A brilliantly diverse category, encompassing the monastic liqueurs like Chartreuse alongside Italian classics such as Amaretto and Sambuca, cult drinks like Jagermeister and old stagers like Kummel. Many herb liqueurs contain dozens of different ingredients, the exact constitution and combination of which is invariably a jealously-guarded secret.
A bottle of Elixir di China (pronounced 'kee-ner') from Bologna based Buton. Famed for its anti-malaria qualities, one of the ingredients being Chinaroot, which gives the liqueur its name, a natural source of quinine.
An old 2 litre bottling of Iperchina, an Elixir di China from A. Gentile of Padova. Named after the China Calisaya plant, which gives the liqueur quinine, we estimate this bottle, complete with delightfully coloured label, was produced in the 1960s.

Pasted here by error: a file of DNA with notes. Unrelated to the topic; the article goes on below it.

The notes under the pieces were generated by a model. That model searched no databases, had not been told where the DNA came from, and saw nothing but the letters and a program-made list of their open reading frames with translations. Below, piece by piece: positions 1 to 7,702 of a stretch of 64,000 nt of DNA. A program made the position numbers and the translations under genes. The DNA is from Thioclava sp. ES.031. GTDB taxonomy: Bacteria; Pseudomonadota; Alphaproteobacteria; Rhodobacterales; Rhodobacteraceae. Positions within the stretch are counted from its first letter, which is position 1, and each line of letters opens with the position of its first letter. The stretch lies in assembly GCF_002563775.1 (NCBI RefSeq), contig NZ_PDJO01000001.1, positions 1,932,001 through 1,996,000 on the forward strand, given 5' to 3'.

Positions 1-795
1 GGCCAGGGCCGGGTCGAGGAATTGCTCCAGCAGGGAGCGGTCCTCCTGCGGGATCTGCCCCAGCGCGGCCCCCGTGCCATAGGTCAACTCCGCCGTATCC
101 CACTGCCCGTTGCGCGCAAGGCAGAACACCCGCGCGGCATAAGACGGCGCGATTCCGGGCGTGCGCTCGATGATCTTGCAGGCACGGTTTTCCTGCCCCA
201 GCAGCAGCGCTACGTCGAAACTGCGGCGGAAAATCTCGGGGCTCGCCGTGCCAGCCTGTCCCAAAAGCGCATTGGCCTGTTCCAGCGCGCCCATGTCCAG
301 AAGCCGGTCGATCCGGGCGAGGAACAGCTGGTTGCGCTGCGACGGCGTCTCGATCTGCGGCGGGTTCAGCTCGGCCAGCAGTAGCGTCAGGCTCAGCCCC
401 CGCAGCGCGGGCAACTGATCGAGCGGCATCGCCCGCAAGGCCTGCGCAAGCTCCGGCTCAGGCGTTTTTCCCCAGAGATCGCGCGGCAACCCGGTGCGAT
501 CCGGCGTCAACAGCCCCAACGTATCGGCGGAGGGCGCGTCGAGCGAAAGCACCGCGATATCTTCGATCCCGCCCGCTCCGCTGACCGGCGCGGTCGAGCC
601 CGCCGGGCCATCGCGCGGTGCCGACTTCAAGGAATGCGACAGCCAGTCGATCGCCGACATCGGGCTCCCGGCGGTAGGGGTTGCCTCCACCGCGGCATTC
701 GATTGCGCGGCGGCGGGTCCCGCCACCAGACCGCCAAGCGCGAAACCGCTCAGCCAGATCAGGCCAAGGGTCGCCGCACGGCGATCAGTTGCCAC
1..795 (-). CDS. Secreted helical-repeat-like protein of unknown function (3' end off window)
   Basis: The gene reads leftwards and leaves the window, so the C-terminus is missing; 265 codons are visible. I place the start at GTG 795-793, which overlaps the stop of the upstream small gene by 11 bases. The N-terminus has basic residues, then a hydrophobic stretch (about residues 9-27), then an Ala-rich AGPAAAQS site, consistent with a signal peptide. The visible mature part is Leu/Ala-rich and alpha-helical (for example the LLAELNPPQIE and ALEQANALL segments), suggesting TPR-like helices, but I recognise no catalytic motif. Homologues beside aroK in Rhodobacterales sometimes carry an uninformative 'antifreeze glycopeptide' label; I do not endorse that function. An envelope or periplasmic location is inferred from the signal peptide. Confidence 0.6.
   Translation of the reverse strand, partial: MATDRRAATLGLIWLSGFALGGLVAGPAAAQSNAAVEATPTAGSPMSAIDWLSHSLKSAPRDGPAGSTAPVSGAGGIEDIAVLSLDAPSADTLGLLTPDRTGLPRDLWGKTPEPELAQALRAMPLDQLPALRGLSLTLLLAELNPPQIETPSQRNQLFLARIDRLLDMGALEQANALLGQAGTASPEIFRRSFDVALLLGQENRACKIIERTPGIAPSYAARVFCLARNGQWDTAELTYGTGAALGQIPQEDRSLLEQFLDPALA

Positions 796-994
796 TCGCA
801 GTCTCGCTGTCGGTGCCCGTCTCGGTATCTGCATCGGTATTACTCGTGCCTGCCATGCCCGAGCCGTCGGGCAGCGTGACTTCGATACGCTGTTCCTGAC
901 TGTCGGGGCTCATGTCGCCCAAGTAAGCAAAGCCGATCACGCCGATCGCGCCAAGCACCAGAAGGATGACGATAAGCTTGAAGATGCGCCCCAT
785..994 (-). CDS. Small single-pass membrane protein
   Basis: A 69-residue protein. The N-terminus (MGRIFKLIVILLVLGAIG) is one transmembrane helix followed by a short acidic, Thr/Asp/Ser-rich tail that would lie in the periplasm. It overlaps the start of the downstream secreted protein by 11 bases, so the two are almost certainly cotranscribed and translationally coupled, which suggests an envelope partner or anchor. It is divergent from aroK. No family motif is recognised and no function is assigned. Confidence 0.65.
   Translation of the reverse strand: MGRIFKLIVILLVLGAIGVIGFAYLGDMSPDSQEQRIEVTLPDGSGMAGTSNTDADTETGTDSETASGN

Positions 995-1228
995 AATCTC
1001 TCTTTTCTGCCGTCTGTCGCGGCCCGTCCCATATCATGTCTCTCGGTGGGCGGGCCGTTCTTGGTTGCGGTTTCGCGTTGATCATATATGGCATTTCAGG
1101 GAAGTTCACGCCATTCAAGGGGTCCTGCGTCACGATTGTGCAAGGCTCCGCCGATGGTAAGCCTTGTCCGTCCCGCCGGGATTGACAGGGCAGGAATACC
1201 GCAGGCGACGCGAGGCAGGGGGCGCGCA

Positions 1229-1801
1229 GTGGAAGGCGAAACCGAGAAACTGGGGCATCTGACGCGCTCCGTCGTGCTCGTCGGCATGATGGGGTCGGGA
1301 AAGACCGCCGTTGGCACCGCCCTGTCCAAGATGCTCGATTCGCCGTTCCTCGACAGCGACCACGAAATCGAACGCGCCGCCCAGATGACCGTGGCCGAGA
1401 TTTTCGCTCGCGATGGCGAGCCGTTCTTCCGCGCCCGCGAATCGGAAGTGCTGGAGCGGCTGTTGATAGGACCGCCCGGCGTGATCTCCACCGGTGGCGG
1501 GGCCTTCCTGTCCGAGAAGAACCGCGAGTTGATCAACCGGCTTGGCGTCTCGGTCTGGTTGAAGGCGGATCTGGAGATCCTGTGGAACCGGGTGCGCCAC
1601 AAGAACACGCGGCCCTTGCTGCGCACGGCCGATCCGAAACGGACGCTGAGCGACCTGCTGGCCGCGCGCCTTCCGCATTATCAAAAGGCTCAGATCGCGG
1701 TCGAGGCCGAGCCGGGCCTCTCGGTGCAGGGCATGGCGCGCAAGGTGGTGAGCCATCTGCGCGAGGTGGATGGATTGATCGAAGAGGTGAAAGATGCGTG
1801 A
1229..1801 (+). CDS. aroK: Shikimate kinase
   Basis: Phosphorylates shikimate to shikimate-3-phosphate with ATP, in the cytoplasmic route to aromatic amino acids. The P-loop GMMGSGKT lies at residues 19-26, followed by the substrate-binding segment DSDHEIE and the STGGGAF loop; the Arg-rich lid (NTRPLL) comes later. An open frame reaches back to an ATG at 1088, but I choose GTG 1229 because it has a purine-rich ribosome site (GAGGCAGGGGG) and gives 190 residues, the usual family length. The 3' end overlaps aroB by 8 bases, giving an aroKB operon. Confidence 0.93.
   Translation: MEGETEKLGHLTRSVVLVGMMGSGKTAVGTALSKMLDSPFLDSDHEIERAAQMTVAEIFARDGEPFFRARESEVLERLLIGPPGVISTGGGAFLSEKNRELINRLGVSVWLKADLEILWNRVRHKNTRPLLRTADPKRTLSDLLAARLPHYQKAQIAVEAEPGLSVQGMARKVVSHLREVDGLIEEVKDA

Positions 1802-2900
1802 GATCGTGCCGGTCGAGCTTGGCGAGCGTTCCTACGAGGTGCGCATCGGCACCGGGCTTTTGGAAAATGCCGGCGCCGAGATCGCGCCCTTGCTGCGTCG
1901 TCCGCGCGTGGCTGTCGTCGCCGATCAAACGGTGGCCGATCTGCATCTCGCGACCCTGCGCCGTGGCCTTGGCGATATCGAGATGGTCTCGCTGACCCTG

A 1960s bottling of Cinzano's Amaro Savoia bitter liqueur. It's got a Swiss flag on the label so we suspect this is after the tradition of the herbal liqueurs of the Alps, with a bit of Cinzano's Italian know-how in the mix.